WHAT IS 3D PRINTING

Kristian Murphy, Matthew Garcia-Ginjo and Jiawen Bai

Over the years the 3D Printing industry has been rising in popularity, with new and innovative designs being developed on a daily basis and changing the way many products are produced. 3D printing is achieved using an additive process based on a digital 3D model. Layers of material are built on top of each other until the desired three dimensional shape is formed. This has allowed manufacturers to produce products with complex shapes using less material.

The industry is still growing as there are constantly new advances in technology being developed. There are new types of 3D printers being created, as well as new and innovative materials that can be used in print, both of which are sure to change the way we produce products for years to come.

The History of 3D Printing and 3D Printing in Daily Life 

The breakthrough development and subsequent expansion of 3D printing applications went into high gear around 2010 though the history of the foundations of 3D printing occurred decades earlier. The first 3D printer appeared in 1971-1999.

Inkjet technology was invented by Teletype Corporation in the 1960s, which was the first spark of 3D printing technology. In 1971, Johannes F. Gottwald put forward his idea to, “Output an object made of liquid metal, which solidifies into a shape predetermined by the movement of the inkjet on each new layer.” In 1980, Dr. Hideo Kodama from Japan described two ways to use thermosetting polymers instead of metals to realize Gottwald’s vision. After the above exploration, the inventor Chuck Hull was the first person to actually make a 3D printer. Hull’s company, 3D Systems Corporation, released the world’s first stereolithography (SLA) machine SLA-1 in 1987. This was the beginning of 3D printing.

Now that we understand the history of 3D printing, let’s take a look at the role of 3D printing in our current society. The industry is steadily growing, allowing it to become ingrained in people’s everyday life. 3D printing is being used to build emergency shelters in disaster areas and affordable housing in developing countries. There are also many 3D printed product components used in daily life.

3D printing plays a very important role in the construction industry. 3D printing can use cleaner methods to manufacture cement-based products, and reduce greenhouse gas emissions, which is conducive to sustainable development. The speed of 3D printing is also well recognized by the industry. 

In 2016, a Chinese company 3D printed an entire two-story house in 45 days. This not only saves on human resources and time, but it also reduces the dangers in the construction industry and protects the environment. These real-life examples can clearly show us the convenience and benefits that 3D printing can bring to people’s lives.

Materials, Cost, Type and End Use

This groundbreaking new technology is accompanied by a wide range of different end uses, from household items to fully functioning homes. As this technology is becoming more in-demand, different iterations of printers are being created to help support the needs of consumers.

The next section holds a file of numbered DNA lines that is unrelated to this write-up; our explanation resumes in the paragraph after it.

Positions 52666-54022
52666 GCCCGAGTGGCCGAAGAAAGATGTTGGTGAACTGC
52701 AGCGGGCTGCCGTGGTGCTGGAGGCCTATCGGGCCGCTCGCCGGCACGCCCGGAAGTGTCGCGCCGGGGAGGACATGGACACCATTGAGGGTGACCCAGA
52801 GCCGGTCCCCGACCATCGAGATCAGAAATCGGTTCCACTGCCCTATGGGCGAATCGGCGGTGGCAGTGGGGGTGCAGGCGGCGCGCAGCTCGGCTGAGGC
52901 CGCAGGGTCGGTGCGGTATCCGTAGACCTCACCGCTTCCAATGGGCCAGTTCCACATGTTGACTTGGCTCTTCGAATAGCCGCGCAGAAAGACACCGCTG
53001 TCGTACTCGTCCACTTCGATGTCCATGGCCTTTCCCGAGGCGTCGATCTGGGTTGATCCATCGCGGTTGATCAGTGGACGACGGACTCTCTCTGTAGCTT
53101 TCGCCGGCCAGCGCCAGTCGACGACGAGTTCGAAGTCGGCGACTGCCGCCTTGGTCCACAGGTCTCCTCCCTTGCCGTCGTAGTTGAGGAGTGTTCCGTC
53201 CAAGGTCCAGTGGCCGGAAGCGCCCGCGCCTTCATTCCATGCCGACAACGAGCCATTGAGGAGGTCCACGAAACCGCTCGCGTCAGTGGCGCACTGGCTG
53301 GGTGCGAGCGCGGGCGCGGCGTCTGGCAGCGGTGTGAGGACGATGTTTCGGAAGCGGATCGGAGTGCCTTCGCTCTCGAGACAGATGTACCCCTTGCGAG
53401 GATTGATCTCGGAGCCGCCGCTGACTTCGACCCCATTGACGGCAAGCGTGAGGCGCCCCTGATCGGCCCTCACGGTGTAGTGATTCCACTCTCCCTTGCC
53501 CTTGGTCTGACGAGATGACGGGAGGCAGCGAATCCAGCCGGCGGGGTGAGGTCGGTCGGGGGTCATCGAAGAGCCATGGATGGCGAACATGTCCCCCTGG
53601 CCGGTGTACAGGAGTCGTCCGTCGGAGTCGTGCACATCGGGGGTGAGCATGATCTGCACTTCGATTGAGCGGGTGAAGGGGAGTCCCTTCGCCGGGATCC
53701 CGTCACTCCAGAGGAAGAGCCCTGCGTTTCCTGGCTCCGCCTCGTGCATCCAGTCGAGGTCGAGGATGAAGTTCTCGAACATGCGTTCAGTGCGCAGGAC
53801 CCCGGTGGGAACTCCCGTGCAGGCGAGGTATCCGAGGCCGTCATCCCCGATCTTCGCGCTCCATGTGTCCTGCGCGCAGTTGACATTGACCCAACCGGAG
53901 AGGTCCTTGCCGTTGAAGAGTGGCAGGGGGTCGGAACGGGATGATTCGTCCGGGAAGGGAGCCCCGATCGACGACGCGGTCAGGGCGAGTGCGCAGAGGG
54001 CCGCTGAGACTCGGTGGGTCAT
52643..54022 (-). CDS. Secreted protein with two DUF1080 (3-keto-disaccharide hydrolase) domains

Stereolithography (SLA) is the original 3D Printing process, excelling at printing with extreme detail, smooth finishes as well as tight tolerances. Selective Laser Sintering (SLS), PolyJet as well as Digital Light Processing (DLP) to name a few, all have been designed to satisfy the needs of customers as well as support specific end use requirements. Plastic filaments, ceramics, paper and biomaterials are used with these printers.

Following these innovations, a push for more durable materials was made in order to advance this technology. Various metals and cement were next for 3D Printing to take by storm. With the capability of building high quality mechanical parts as well as entire homes in low income countries.

One concern with this technology is the price tag on these machines. In most cases, the cost of 3D printing is dependent on the types of substrates that are intended to be used in the construction. The average cost of standard plastic filament ranges from $3.50 to $7.50 per cubic inch. When more expensive materials are required a higher price tag is inevitable. 3D printers capable of printing with materials that can withstand environmental conditions are significantly more expensive than everyday 3D Printing units and their materials.

As the demand for 3D Printing becomes greater, alternatives need to be considered in order to satisfy consumer needs. Most consumers don’t have either the space or funds to purchase these machines as they go for approximately $1000 to upwards of $50,000. 3D printing companies have realized this and are now working with consumers by allowing them to submit their designs, printing their work and shipping back the finalized piece for a healthy profit.

Look Forward!

3D printing has been around for decades, however it is just now making real headway into the manufacturing industry by offering an easier way to produce a wide range of products. It has proven to have a variety of applications. From architecture to engineering and even healthcare, people are finding new and innovative ways to incorporate 3D printing into their work.

New materials, such as metal, plastic, ceramic and more that can be used in 3D printing are constantly being developed. In the near future 3D printing will no doubt revolutionize the way products are designed and manufactured as more and more people take advantage of the benefits and versatility of 3D printing.

https://www.futurelearn.com/info/courses/getting-started-with-digital-manufacturing/0/steps/184102.